Learn More
BACKGROUND The shift from cross-fertilization to predominant self-fertilization is among the most common evolutionary transitions in the reproductive biology of flowering plants. Increased inbreeding has important consequences for floral morphology, population genetic structure and genome evolution. The transition to selfing is usually characterized by a(More)
With the considerable growth of available nucleotide sequence data over the last decade, integrated and flexible analytical tools have become a necessity. In particular, in the field of population genetics, there is a strong need for automated and reliable procedures to conduct repeatable and rapid polymorphism analyses, coalescent simulations, data(More)
The occurrence of populations exhibiting high genetic diversity in predominantly selfing species remains a puzzling question, since under regular selfing genetic diversity is expected to be depleted at a faster rate than under outcrossing. Fine-scale population genetics approaches may help to answer this question. Here we study a natural population of the(More)
There has been an enormous increase in the amount of data on DNA sequence polymorphism available for many organisms in the last decade. New sequencing technologies provide great potential for investigating natural selection in plants using population genomic approaches. However, plant populations frequently show significant departures from the assumptions(More)
Estimating the genetic variance available for traits informs us about a population's ability to evolve in response to novel selective challenges. In selfing species, theory predicts a loss of genetic diversity that could lead to an evolutionary dead-end, but empirical support remains scarce. Genetic variability in a trait is estimated by correlating the(More)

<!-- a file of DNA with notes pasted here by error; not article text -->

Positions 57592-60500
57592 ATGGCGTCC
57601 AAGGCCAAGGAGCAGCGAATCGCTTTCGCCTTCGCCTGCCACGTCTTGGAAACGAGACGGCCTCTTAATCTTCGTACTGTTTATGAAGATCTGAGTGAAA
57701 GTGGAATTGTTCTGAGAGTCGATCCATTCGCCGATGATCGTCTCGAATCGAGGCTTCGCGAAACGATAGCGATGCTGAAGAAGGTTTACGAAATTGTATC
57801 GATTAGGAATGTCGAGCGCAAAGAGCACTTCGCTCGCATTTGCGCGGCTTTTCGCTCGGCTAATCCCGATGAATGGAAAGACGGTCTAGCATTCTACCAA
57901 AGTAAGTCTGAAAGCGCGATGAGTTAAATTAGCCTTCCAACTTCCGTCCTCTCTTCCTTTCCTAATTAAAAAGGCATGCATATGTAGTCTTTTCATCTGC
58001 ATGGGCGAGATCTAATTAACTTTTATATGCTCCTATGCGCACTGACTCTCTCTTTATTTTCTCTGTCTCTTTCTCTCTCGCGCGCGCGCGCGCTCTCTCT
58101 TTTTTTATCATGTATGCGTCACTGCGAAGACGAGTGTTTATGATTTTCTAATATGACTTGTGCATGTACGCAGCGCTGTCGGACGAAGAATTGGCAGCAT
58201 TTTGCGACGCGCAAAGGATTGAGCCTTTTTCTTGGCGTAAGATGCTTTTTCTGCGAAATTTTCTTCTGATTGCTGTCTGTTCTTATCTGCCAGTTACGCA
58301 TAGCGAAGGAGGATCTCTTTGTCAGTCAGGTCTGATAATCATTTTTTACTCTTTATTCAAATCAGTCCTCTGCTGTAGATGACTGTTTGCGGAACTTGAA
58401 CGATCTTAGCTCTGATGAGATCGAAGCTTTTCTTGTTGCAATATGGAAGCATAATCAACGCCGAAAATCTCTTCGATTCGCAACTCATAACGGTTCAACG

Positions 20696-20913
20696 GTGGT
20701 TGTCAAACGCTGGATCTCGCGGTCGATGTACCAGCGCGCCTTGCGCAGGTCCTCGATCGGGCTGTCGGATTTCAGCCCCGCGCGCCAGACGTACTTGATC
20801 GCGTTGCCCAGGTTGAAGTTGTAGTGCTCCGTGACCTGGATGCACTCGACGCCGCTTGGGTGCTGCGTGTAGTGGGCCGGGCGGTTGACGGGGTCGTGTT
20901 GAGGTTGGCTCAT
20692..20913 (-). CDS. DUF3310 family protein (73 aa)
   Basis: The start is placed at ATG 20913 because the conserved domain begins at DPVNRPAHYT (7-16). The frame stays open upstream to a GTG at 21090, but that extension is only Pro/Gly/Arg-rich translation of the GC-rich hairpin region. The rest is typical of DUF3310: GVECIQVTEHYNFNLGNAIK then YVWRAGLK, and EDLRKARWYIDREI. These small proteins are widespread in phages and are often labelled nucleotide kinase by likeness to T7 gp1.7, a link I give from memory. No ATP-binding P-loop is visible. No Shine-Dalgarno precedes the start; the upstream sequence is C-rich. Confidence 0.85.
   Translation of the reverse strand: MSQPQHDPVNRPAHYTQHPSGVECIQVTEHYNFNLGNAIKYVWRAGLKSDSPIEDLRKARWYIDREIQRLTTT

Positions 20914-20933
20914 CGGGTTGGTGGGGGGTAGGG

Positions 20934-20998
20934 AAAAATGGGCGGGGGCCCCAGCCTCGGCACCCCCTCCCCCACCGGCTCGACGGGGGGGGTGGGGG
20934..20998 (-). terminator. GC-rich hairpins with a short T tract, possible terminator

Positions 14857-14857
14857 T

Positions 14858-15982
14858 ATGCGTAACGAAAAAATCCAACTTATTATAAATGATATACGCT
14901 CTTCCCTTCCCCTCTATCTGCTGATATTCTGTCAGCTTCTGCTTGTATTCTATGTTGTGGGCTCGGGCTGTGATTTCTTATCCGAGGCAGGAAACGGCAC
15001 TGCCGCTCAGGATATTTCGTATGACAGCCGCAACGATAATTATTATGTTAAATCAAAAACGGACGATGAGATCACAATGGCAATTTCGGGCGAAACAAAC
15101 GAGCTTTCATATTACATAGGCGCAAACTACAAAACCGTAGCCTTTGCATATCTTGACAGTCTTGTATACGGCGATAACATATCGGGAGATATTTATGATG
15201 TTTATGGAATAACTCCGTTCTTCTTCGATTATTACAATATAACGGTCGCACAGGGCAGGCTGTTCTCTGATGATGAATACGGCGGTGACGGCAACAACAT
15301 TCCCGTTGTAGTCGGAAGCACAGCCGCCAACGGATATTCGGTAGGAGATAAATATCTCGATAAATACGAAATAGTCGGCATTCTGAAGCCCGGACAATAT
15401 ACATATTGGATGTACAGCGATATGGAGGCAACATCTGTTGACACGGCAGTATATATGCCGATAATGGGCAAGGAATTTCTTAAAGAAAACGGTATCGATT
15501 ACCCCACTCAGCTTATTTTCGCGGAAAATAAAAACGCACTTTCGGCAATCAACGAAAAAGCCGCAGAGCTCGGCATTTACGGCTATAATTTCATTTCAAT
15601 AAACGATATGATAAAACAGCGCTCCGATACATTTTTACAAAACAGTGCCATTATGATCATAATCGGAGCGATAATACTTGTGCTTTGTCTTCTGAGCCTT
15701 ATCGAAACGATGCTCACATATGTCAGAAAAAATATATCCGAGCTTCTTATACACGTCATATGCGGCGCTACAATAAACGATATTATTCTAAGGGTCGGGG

Approximate Bayesian Computation (ABC) has become a popular technique in evolutionary genetics for elucidating population structure and history due to its flexibility. The statistical inference framework has benefited from significant progress in recent years. In population genetics, however, its outcome depends heavily on the amount of information in the(More)
Despite its significance in evolutionary and conservation biology, few estimates of effective population size (N(e)) are available in plant species. Self-fertilization is expected to affect N(e), through both its effect on homozygosity and population dynamics. Here, we estimated N(e) using temporal variation in allele frequencies for two contrasted(More)
Transitions from cross- to self-fertilization are associated with increased genetic drift rendering weakly selected mutations effectively neutral. The effect of drift is predicted to reduce selective constraints on amino acid sequences of proteins and relax biased codon usage. We investigated patterns of nucleotide variation to assess the effect of(More)
Pea (Pisum sativum L.), a major pulse crop grown for its protein-rich seeds, is an important component of agroecological cropping systems in diverse regions of the world. New breeding challenges imposed by global climate change and new regulations urge pea breeders to undertake more efficient methods of selection and better take advantage of the large(More)
Pea (Pisum sativum, L.) is a major pulse crop used both for animal and human alimentation. Owing to its association with nitrogen-fixing bacteria, it is also a valuable component for low-input cropping systems. To evaluate the genetic diversity and the scale of linkage disequilibrium (LD) decay in pea, we genotyped a collection of 917 accessions gathering(More)
  • 1